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Inhibited biofilm formation and improved antibacterial activity of a novel nanoemulsion against cariogenic Streptococcus mutans in vitro and in vivo

Authors Li YF, Sun H, Gao R, Liu KY, Zhang HQ, Fu QH, Qing SL, Guo G, Zou Q

Received 19 August 2014

Accepted for publication 16 October 2014

Published 9 January 2015 Volume 2015:10(1) Pages 447—462


Checked for plagiarism Yes

Review by Single anonymous peer review

Peer reviewer comments 6

Editor who approved publication: Prof. Dr. Thomas J. Webster

Video abstract presented by Hong Wu Sun

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Yun Fei Li,1,2,* Hong Wu Sun,1,2,* Rong Gao,1–3,* Kai Yun Liu,1,2 Hua Qi Zhang,4 Qi Huan Fu,1,2 Sheng Li Qing,1,2 Gang Guo,1,2 Quan Ming Zou1,2,*

1National Engineering Research Center of Immunological Products, 2Department of Microbiology and Biochemical Pharmacy, College of Pharmacy, 3Department of Biomedical Engineering, Third Military Medical University of Chinese PLA, Chongqing, People’s Republic of China; 4Wanzhou Institute for Food and Drug Control of Chongqing, Wanzhou, Chongqing, People’s Republic of China

*These authors contributed equally to this work

Abstract: The aim of this study was to prepare a novel nanoemulsion loaded with poorly water-soluble chlorhexidine acetate (CNE) to improve its solubility, and specifically enhance the antimicrobial activity against Streptococcus mutans in vitro and in vivo. In this study, a novel CNE nanoemulsion with an average size of 63.13 nm and zeta potential of −67.13 mV comprising 0.5% CNE, 19.2% Tween 80, 4.8% propylene glycol, and 6% isopropyl myristate was prepared by the phase inversion method. Important characteristics such as the content, size, zeta potential, and pH value of CNE did not change markedly, stored at room temperature for 1 year. Also, compared with chlorhexidine acetate water solution (CHX), the release profile results show that the CNE has visibly delayed releasing effect in both phosphate-buffered saline and artificial saliva solutions (P<0.005). The minimum inhibitory concentration and minimum bactericidal concentration of CHX for S. mutans (both 0.8 µg/mL) are both two times those of CNE (0.4 µg/mL). Besides, CNE of 0.8 µg/mL exhibited fast-acting bactericidal efficacy against S. mutans, causing 95.07% death within 5 minutes, compared to CHX (73.33%) (P<0.01). We observed that 5 mg/mL and 2 mg/mL CNE were both superior to CHX, significantly reducing oral S. mutans numbers and reducing the severity of carious lesions in Sprague Dawley rats (P<0.05), in an in vivo test. CNE treatment at a concentration of 0.2 µg/mL inhibited biofilm formation more effectively than CHX, as indicated by the crystal violet staining method, scanning electron microscopy, and atomic force microscopy. The cell membrane of S. mutans was also severely disrupted by 0.2 µg/mL CNE, as indicated by transmission electron microscopy. These results demonstrated that CNE greatly improved the solubility and antimicrobial activity of this agent against S. mutans both in vitro and in vivo. This novel nanoemulsion is a promising medicine for preventing and curing dental caries.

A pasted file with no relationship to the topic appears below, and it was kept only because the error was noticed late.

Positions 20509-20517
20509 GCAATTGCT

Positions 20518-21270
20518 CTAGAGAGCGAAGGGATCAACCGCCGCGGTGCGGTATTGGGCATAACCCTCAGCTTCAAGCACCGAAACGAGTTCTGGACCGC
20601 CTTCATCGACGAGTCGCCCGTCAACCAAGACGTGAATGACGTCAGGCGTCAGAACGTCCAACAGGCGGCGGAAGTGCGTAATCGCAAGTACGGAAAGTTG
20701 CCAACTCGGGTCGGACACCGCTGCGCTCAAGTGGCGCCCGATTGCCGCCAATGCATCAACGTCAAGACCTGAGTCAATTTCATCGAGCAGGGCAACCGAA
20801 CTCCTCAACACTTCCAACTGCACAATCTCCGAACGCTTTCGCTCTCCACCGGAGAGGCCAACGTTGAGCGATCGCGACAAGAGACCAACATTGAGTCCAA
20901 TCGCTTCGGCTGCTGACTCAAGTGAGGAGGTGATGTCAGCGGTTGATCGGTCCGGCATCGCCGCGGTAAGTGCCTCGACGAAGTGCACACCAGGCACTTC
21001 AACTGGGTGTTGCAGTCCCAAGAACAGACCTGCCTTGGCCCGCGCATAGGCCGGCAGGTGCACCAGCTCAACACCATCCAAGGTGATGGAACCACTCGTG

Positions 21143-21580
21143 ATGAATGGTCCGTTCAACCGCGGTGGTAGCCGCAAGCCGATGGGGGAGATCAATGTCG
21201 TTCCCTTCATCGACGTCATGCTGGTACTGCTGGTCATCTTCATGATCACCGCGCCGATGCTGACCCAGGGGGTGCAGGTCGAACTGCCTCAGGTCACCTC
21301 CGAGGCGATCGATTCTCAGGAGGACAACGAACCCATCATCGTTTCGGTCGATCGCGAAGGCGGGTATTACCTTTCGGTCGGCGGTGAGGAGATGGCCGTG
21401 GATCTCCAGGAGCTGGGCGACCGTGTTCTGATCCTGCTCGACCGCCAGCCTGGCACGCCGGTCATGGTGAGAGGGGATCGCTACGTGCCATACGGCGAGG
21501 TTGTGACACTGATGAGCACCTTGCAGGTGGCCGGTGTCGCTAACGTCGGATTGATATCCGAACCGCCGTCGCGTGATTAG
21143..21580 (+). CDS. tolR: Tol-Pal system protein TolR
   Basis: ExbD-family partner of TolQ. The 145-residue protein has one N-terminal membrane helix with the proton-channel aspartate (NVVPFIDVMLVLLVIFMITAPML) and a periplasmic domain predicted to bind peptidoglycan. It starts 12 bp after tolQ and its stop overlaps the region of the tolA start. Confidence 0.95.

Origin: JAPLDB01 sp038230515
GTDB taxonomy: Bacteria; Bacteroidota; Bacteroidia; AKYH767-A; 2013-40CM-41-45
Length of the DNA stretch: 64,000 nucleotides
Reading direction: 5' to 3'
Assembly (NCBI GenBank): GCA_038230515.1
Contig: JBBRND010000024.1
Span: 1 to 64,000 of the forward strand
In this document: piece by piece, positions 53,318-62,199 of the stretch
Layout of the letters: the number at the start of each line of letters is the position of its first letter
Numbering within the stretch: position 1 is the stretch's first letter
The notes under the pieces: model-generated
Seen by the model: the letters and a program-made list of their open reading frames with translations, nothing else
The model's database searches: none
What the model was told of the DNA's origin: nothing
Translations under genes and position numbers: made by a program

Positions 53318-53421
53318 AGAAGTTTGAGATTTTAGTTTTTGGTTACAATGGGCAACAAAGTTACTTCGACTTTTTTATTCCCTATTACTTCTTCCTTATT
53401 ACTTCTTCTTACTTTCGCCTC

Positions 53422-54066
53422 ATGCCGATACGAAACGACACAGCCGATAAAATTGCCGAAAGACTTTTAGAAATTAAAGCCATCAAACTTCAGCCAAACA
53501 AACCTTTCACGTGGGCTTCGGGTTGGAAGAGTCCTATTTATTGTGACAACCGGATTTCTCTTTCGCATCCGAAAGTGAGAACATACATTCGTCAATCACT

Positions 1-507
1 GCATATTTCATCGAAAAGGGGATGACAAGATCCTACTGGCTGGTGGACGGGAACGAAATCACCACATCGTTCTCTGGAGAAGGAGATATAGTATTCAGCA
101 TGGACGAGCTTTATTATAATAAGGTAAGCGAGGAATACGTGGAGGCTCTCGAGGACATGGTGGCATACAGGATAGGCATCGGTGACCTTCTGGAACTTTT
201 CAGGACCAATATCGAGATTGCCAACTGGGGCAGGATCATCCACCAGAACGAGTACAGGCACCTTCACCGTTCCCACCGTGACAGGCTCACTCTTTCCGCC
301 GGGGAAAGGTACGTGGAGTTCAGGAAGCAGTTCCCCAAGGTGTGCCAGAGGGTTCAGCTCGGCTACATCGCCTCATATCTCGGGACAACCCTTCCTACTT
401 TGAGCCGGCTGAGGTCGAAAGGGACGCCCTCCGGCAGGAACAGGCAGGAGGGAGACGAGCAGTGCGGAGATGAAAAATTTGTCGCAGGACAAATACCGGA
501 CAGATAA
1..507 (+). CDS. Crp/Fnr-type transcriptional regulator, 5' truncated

Keywords: nanoemulsion, chlorhexidine acetate, Streptococcus mutans, antibacterial

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